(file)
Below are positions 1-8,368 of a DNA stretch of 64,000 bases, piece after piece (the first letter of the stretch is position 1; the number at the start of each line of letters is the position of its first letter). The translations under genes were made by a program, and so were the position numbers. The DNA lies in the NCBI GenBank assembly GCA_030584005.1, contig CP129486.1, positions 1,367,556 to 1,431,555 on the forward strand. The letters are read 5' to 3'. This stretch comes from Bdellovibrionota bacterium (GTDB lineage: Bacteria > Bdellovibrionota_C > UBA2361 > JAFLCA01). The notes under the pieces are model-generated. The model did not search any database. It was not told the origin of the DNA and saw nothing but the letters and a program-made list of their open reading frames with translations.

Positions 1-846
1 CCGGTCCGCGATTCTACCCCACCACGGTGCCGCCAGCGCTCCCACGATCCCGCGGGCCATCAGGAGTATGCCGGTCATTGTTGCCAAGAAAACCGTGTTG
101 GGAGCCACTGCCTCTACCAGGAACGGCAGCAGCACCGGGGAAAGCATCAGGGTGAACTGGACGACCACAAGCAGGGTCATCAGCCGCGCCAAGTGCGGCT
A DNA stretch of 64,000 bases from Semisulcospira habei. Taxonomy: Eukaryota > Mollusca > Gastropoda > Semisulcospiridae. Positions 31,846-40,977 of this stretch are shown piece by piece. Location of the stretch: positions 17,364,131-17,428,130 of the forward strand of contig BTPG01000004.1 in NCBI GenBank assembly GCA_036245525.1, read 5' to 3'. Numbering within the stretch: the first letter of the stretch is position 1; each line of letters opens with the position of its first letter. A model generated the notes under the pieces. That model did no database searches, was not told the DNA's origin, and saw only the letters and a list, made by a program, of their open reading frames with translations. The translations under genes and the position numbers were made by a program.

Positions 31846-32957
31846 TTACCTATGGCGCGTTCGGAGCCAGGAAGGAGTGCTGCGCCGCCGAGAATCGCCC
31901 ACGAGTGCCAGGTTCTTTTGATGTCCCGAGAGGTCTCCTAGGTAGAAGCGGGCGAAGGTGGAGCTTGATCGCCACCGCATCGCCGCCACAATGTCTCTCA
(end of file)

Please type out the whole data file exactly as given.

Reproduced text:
Below are positions 1-8,368 of a DNA stretch of 64,000 bases, piece after piece (the first letter of the stretch is position 1; the number at the start of each line of letters is the position of its first letter). The translations under genes were made by a program, and so were the position numbers. The DNA lies in the NCBI GenBank assembly GCA_030584005.1, contig CP129486.1, positions 1,367,556 to 1,431,555 on the forward strand. The letters are read 5' to 3'. This stretch comes from Bdellovibrionota bacterium (GTDB lineage: Bacteria > Bdellovibrionota_C > UBA2361 > JAFLCA01). The notes under the pieces are model-generated. The model did not search any database. It was not told the origin of the DNA and saw nothing but the letters and a program-made list of their open reading frames with translations.

Positions 1-846
1 CCGGTCCGCGATTCTACCCCACCACGGTGCCGCCAGCGCTCCCACGATCCCGCGGGCCATCAGGAGTATGCCGGTCATTGTTGCCAAGAAAACCGTGTTG
101 GGAGCCACTGCCTCTACCAGGAACGGCAGCAGCACCGGGGAAAGCATCAGGGTGAACTGGACGACCACAAGCAGGGTCATCAGCCGCGCCAAGTGCGGCT
A DNA stretch of 64,000 bases from Semisulcospira habei. Taxonomy: Eukaryota > Mollusca > Gastropoda > Semisulcospiridae. Positions 31,846-40,977 of this stretch are shown piece by piece. Location of the stretch: positions 17,364,131-17,428,130 of the forward strand of contig BTPG01000004.1 in NCBI GenBank assembly GCA_036245525.1, read 5' to 3'. Numbering within the stretch: the first letter of the stretch is position 1; each line of letters opens with the position of its first letter. A model generated the notes under the pieces. That model did no database searches, was not told the DNA's origin, and saw only the letters and a list, made by a program, of their open reading frames with translations. The translations under genes and the position numbers were made by a program.

Positions 31846-32957
31846 TTACCTATGGCGCGTTCGGAGCCAGGAAGGAGTGCTGCGCCGCCGAGAATCGCCC
31901 ACGAGTGCCAGGTTCTTTTGATGTCCCGAGAGGTCTCCTAGGTAGAAGCGGGCGAAGGTGGAGCTTGATCGCCACCGCATCGCCGCCACAATGTCTCTCA